Poll: Tenn. Voters Don't Want Politics in Judicial Races

A post-election poll of Tennessee voters who participated in the Aug. 7 election found a strong majority opposed to partisan politics playing a role in the courts or judicial elections, Justice at Stake (JAS) reports. Eighty-five percent of voters polled said it is “very” or “somewhat” important to keep politics out of the courts, with a full 70 percent calling it “very important.” The poll was conducted by Republican polling firm American Viewpoint, which surveyed 500 Tennessee voters the evening of the election in which all three justices were retained in spite of well-funded efforts to oust them by both Lt. Gov. Ron Ramsey and out-of-state groups such as the Republican State Leadership Committee and Americans for Prosperity. More than $1.4 million was spent on television advertising alone. “Tennessee voters decisively rejected efforts to politicize their courts,” said Bert Brandenburg, JAS executive director. “They want judges to answer to the law, not political pressure.”

Today's Opinions

Click on the category of your choice to view summaries of today’s opinions from that court, or other body. A link at the end of each case summary will let you download the full opinion in PDF format.

01 - TN Supreme Court
00 - TN Workers Comp Appeals
00 - TN Supreme Court - Rules
01 - TN Court of Appeals
06 - TN Court of Criminal Appeals
00 - TN Attorney General Opinions
00 - Judicial Ethics Opinions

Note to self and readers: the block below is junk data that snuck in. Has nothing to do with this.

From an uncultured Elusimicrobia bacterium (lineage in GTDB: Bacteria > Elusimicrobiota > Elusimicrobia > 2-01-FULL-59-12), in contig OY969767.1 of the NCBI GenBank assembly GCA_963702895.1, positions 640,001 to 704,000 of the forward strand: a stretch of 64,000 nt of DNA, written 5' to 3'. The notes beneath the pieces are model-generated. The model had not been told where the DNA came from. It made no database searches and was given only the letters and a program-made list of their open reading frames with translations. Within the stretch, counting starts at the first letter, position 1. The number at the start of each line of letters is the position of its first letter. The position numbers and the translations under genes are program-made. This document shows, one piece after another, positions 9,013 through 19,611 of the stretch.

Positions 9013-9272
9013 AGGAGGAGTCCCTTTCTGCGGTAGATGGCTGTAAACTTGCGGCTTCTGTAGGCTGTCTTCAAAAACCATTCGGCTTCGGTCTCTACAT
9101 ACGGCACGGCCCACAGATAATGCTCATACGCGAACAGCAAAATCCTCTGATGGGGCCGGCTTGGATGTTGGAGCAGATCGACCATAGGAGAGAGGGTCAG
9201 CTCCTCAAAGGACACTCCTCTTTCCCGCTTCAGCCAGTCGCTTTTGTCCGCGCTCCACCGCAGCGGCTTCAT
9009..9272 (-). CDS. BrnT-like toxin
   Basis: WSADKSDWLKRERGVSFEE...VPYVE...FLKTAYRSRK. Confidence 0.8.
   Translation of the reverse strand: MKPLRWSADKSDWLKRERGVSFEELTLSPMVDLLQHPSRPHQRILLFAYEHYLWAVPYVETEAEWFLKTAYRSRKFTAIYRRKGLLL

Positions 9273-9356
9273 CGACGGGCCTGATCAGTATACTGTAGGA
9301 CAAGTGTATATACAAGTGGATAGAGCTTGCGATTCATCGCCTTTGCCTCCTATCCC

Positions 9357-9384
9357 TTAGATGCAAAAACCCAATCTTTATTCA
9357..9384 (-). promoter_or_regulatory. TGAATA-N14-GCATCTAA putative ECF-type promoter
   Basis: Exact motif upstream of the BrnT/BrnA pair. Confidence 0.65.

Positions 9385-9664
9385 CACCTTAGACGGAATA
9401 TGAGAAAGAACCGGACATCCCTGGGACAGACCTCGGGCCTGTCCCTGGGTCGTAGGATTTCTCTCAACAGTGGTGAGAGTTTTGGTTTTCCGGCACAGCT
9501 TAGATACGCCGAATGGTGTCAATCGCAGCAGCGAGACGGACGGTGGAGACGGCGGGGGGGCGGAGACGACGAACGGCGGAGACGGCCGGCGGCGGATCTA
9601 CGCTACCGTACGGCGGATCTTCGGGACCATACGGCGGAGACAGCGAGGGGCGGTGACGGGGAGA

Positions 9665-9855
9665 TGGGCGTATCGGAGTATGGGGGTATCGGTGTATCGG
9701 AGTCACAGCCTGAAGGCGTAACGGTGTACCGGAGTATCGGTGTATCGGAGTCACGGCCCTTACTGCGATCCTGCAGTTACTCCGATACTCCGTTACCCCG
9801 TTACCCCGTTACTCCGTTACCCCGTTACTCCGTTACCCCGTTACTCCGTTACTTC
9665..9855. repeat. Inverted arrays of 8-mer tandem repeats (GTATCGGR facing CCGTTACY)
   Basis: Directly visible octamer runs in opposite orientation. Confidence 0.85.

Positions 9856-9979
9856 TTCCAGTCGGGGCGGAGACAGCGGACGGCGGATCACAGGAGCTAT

00 - Formal Ethics Opinions - BPR
00 - TN Supreme Court - Disciplinary Orders

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TN Supreme Court


Court: TN Supreme Court


Marty B. McAfee and Gregory D. Allen (on appeal), Memphis, Tennessee; and S. Jasper Taylor IV (at trial and on appeal), Bells, Tennessee, for the appellant, Quantel Taylor.

Robert E. Cooper, Jr., Attorney General and Reporter; William E. Young, Solicitor General; Jeffrey D. Zentner, Assistant Attorney General; Garry G. Brown, District Attorney General; and Hillary Lawler Parham, Assistant District Attorney General, for the appellee, State of Tennessee.

Judge: WADE

The petitioner pled guilty to charges of attempted first degree murder, second degree murder, and especially aggravated robbery. Later, he filed a petition for post-conviction relief, claiming that his trial counsel was ineffective and that his guilty pleas were not knowingly and voluntarily made. When the petitioner subpoenaed his three co-defendants to testify at the post-conviction hearing, the State filed a motion to quash because the co-defendants were all incarcerated. The post-conviction court granted the State’s motion. The Court of Criminal Appeals ruled that the post-conviction court had erred, but held that the error was harmless under the circumstances. We hold that the post-conviction court committed prejudicial error by applying an incorrect legal standard and by failing to consider whether the proposed testimony by the co-defendants was material to the petitioner’s claim of ineffective assistance of counsel. Because the record is insufficient for the issue to be resolved on appeal, we remand for the post-conviction court to reconsider the motion to quash under the proper standard. The judgment of the Court of Criminal Appeals is reversed, and the case is remanded to the post-conviction court for additional proceedings consistent with this opinion.

TN Court of Appeals


Court: TN Court of Appeals


David W. Camp, Jackson, Tennessee, for Defendant/Appellant Jeffrey Walter Johnson

Plaintiff/Appellee Dorah Elizabeth Johnson, self represented